Biden official “confident” vaxx mandate for businesses will be upheld after court freeze

White House Chief of Staff Ron Klain said Sunday that he doesn’t think a federal court’s decision to temporarily halt President Joe Biden administration’s workplace COVID vaccine mandate will have “much practical effect in the short run.”

During an interview on NBC NewsMeet the Press Sunday, Klain said the mandate will be “well litigated well before January 3,” a day before the policy is slated to take effect.

“Look, these vaccine requirements have been litigated up and down the courts all over the country, state requirements, for example, one in Maine,” Klain said.

“And every single court before this one ruled that they were valid. The Supreme Court has turned back several times already various efforts to enjoin other vaccine requirements. I’m quite confident that when this finally gets fully adjudicated, not just a temporary order, the validity of this requirement will be upheld,” Biden’s chief of staff added.

Under the now-frozen vaccine requirements issued by the Occupational Safety and Health Administration (OSHA), workers at businesses with at least 100 employees would have to be vaccinated against COVID by January 4 or wear masks and undergo weekly tests.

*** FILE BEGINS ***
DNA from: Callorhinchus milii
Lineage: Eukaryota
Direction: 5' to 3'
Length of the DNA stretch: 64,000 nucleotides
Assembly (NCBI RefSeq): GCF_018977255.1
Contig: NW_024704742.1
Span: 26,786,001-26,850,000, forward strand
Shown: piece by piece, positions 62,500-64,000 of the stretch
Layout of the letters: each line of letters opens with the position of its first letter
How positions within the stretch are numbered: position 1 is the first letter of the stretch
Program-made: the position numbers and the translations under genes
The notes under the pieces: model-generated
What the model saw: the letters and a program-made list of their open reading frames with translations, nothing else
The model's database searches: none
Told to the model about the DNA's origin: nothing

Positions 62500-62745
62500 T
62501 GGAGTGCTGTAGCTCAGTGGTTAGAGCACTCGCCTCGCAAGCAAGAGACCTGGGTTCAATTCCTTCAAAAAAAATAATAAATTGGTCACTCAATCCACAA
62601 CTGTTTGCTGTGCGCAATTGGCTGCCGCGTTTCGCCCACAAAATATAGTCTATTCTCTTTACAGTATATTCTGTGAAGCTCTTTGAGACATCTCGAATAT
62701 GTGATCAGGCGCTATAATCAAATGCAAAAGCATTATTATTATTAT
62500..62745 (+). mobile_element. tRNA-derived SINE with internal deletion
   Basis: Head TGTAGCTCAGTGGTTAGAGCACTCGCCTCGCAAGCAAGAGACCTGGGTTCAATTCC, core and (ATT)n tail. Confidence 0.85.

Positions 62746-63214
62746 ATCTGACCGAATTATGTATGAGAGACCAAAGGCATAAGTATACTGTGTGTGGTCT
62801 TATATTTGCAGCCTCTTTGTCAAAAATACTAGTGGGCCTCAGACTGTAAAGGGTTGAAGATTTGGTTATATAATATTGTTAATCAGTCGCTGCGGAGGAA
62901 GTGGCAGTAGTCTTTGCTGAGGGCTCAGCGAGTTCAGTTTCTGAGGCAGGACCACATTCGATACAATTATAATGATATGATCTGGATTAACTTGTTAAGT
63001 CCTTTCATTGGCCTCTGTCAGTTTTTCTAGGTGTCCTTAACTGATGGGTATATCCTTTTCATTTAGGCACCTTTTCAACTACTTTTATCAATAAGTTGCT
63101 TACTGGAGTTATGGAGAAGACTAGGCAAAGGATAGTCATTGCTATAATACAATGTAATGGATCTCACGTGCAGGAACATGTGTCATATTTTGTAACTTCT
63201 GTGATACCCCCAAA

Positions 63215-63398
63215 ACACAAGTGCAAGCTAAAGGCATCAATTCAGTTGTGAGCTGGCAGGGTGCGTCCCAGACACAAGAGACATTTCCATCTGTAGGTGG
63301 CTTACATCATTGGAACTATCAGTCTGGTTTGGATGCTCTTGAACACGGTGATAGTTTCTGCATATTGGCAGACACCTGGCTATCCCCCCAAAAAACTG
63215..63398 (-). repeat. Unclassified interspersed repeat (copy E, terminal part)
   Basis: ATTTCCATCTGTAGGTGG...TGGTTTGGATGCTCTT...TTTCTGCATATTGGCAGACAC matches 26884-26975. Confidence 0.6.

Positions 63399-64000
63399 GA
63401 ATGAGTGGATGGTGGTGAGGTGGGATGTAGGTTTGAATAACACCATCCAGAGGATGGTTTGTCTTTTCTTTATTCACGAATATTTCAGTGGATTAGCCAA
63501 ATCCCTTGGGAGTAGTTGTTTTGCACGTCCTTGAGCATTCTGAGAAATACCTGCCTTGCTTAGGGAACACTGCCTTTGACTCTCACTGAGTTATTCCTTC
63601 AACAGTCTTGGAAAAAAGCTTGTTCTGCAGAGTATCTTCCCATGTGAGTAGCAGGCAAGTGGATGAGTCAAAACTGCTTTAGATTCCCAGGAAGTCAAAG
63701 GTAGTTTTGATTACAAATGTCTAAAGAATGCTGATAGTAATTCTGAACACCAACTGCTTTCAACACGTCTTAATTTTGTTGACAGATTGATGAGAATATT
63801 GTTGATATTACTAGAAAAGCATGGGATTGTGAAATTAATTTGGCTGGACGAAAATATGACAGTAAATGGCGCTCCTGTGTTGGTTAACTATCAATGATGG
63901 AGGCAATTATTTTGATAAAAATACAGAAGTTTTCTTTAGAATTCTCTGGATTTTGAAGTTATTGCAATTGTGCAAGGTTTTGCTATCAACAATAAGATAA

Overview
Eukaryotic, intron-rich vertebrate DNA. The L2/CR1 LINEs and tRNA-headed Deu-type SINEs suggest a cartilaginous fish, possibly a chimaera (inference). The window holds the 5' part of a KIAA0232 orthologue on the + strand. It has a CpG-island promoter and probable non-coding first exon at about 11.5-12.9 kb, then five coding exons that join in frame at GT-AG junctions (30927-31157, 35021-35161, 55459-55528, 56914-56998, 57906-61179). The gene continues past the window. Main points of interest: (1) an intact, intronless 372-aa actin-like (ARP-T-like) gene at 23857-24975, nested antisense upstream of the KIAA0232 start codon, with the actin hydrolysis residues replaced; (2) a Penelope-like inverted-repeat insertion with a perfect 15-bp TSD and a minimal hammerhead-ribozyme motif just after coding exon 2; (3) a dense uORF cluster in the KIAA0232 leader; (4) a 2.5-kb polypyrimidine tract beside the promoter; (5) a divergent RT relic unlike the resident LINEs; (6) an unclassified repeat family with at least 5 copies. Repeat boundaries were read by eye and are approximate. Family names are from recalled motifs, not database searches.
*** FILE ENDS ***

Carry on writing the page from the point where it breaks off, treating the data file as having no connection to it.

WATCH: As courts freeze President Biden’s vaccine mandate, White House Chief of Staff @RonaldKlain says he’s “confident” mandates will be upheld.

“Every single court before this one ruled they were valid.” pic.twitter.com/Zl2pN8resy

— Meet the Press (@MeetThePress) November 7, 2021

On Saturday, the U.S. Court of Appeals for the Fifth Circuit stayed the mandate, citing “grave statutory and constitutional issues,” after more than two dozen states filed lawsuits challenging the requirements.

The largely Republican-led states opposing the mandate in court include Alaska, Arizona, Arkansas, Montana, Nebraska, New Hampshire, North Dakota, South Dakota and Wyoming.

Texas, Louisiana, Mississippi, South Carolina, Utah, Kansas, Kentucky, Idaho, Ohio, Oklahoma, Tennessee, West Virginia, Alabama, Florida and Georgia are also challenging the vaccine rules.

President Joe Biden’s chief of staff, Ron Klain, said Sunday that he doesn’t think a federal court’s decision to temporarily halt the administration’s workplace COVID vaccine mandate, will have “much practical effect in the short run.” Above, Klain joins a meeting with U.S. President Joe Biden, members of his cabinet and immigration advisors in the State Dining Room on March 24, 2021 in Washington, DC.
Getty Images/Chip Somodevilla

Republican Texas Attorney General Ken Paxton praised the court’s ruling on Saturday.

“Yesterday, I sued the Biden Admin over its unlawful OSHA vax mandate. WE WON. Just this morning, citing ‘grave statutory and constitutional issues,’ the 5th Circuit stayed the mandate,” Paxton tweeted.

“The fight is not over and I will never stop resisting this Admin’s unconstitutional overreach!”

During his Meet the Press interview, Klain said that the Biden administration’s workplace vaccine requirement is “common sense.”

“If OSHA can tell people to wear a hard hat on the job, to be careful with chemicals, it can put in place these simple measures to keep our workers safe,” he explained.

Biden first announced that he would be issuing sweeping vaccine mandates in September, stating that all workers at large employers, as well as federal contractors, would be subject to vaccine requirements.



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